Turkey's Loaded Discussion On System Change: Presidentialism Vs. Parliamentarism
Turkey is currently embroiled in a heated domestic debate about transitioning from a parliamentary system to a presidential system.There are deep divisions among both Turkey’s political class and different segments of society about the proposed political system and constitutional change. In this article, the author lays out the reasons behind the AK Party’s push for establishing an executive presidency, the opposition parties’ positions vis-a-vis this change, and the different dimensions of the constitutional and governmental changes. He concludes by asserting that a presidential system with checks and balances will be the key to ensuring Turkey’s long-term stability and democratic character.
Although it has been a pioneer among developing countries in terms of its experience with constitutionalism and democracy, the Turkish political elite are still discussing what the best form of government is for Turkey. One of the central issues is whether the American type of presidential system, the French type of semi-presidentialism, or the parliamentarism based on the British model will be better at meeting the expectations of the people for a better democracy, rule of law, political stability, and administrative efficiency. The ruling Justice and Development Party (AK Party) government has been pushing for a presidential system since its establishment, and Recep Tayyip Erdoğan, its founding leader and now President of the Republic since August 2014, firmly believes that the best way to ensure democratic stability in Turkey is to rewrite the Turkish military-made 1982 Constitution and implement a well-defined presidential system.
However, some segments of society and the political class of Turkey including the Republican People’s Party (CHP), the left-leaning main opposition party, categorically reject presidentialism and argue that it will only make Turkey an authoritarian regime, not a better democracy. Therefore, they support a revision of the current constitution, but demand that the basic structure of the existing governmental system, which is based on parliamentarism, remain intact. The public at large seems to be divided almost in half, and the media discusses the pros and cons of the different models of democratic governments around the world almost every day.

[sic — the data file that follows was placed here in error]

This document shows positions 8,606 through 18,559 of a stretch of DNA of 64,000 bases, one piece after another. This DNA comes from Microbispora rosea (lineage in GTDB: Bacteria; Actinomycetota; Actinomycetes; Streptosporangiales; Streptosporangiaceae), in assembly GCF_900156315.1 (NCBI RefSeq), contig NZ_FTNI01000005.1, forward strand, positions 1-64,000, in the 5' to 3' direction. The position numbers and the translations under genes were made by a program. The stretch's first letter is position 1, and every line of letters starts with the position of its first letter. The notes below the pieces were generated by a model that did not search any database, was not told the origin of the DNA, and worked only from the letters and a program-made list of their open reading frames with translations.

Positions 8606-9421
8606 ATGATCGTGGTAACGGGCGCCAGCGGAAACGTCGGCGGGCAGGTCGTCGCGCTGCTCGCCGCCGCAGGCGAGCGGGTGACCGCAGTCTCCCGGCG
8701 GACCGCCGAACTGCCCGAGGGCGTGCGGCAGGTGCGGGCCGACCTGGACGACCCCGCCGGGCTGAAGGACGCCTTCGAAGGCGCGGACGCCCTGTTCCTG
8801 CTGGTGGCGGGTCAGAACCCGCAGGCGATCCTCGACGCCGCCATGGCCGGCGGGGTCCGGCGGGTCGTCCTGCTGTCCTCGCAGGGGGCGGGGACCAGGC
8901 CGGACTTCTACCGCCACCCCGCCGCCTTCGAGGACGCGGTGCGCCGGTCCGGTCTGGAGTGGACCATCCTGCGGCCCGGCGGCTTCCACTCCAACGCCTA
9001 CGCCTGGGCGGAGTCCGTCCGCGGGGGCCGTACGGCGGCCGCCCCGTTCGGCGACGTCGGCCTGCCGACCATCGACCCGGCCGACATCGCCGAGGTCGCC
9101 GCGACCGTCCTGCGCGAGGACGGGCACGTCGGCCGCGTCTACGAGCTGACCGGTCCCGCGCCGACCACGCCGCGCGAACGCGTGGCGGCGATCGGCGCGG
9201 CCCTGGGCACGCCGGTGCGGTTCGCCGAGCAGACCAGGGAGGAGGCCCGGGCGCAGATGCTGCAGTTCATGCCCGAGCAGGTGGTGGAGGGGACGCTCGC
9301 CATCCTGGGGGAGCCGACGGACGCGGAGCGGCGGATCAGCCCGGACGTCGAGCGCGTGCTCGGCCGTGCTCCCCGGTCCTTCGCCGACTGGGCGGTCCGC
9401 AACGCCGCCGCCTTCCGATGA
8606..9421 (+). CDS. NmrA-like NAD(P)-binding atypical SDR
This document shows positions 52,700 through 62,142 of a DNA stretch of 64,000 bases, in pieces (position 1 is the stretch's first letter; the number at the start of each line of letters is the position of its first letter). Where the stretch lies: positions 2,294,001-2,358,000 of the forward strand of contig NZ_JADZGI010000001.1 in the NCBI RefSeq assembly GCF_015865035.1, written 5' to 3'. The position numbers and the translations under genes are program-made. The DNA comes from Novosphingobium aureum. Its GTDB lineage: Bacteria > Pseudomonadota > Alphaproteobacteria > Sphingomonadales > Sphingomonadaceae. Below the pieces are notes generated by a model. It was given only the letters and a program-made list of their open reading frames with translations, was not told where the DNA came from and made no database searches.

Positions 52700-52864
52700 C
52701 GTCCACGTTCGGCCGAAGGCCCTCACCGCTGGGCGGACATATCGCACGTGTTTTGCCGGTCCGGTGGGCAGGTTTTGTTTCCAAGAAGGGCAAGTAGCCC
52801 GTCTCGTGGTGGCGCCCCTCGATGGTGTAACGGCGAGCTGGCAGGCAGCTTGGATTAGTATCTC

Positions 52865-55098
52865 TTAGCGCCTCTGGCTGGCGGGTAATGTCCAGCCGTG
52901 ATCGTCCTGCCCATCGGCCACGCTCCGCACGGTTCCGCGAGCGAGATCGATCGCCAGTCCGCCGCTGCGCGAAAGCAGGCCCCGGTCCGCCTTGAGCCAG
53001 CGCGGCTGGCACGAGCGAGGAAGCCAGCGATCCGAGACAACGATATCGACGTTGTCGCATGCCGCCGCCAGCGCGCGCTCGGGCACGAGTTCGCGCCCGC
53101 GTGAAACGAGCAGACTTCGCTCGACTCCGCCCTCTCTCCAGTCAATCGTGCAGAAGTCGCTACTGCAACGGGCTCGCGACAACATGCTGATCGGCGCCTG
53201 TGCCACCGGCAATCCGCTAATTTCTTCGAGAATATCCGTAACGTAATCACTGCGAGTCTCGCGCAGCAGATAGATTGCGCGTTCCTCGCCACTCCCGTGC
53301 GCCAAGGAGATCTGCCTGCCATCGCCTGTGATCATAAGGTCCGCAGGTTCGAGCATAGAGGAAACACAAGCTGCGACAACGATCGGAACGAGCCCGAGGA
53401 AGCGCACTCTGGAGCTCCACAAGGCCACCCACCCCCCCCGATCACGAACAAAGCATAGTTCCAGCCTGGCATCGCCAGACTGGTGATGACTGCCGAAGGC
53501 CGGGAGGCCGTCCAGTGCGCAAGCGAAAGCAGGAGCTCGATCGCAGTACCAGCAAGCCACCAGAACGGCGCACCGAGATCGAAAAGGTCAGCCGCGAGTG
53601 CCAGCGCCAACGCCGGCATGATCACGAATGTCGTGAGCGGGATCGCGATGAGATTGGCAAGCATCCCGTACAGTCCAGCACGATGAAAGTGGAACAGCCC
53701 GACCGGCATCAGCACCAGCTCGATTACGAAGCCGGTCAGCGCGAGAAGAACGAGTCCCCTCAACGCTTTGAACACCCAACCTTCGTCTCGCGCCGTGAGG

A close observer of Turkish politics, however, will easily recognize that Turkish democracy has in practice slowly evolved to resemble the semi-presidential system of France, marked by the first ever election of the president by the popular vote in 2014. The strong powers and prerogatives granted by the Turkish 1982 Constitution to the president of the Republic, combined with resilient popular support and his charismatic leadership style have indeed put Erdoğan in a de facto presidential position. Therefore, many of the political scientists who specialize in governmental systems would be hard pressed to classify the current Turkish system under the heading of parliamentarism anymore. The reason is simple. Despite the defined elements of the parliamentary system in the current constitution from a comparative political perspective, such as appointment of the cabinet and the requirement of a confidence vote from the parliament, the functioning of the system is very different from that of a parliamentary democracy and is perhaps closer to semi-presidentialism. This reality indeed creates serious confusion among the public at large, fuels a very loaded political discussion, and constitutes political anomaly at a systemic level that calls for an urgent political debate on needed reforms in order to overcome potential constitutional crises in the future. What is needed in Turkey at this critical conjuncture of its history is an all-inclusive, constructive, and informed public debate that no responsible political actor should be exempt from participating in. I will further discuss the different dimensions of the constitutional and governmental changes in Turkey today and evaluate the position of opposing political actors.
Why Should Turkey Discuss a New Constitution and a New Governmental Model?
Some observers from outside the country may find it confusing that Turks endlessly debate high-level political issues such as constitutional amendments, occasional military coups, and changing governmental models. These issues have been on the Turkish political agenda for a long time for some obvious reasons. First, the roots of the debate go back to late Ottoman era simply because of the fact that when the powerful armies of the Sultans were defeated in battles with mostly western armies, the political elite began looking for ways to reform the army, bureaucracy, and finally the monarchical system itself. The resulting anxiety for the future of the Ottoman state triggered a common concern especially among the educated classes who were already acquainted with emerging political ideas in the West in the aftermath of the French Revolution such as liberty, equality, and solidarity. The first Constitution was introduced in 1876 by Sultan Abdulhamit II under pressure from modernizing state elites, but it did not survive long. Therefore, the question of “what will happen to this country” has propelled the search for a better governmental system. The ensuing reform process did not save the Empire, and the Republican regime was established in the aftermath of the War of Independence in 1923. The founding leaders, Mustafa Kemal Atatürk and his close circle, were firm believers in the necessity of establishing a Western style nation state endowed with a modern governmental system. However, Turkey has not yet been able to reach a consensus about what institutions work best for ensuring political stability, efficient government, state authority, and economic development. In this regard, one can say that today’s public concerns and the long-term political agenda are not totally different from discussions of the Young Turks over a hundred years ago.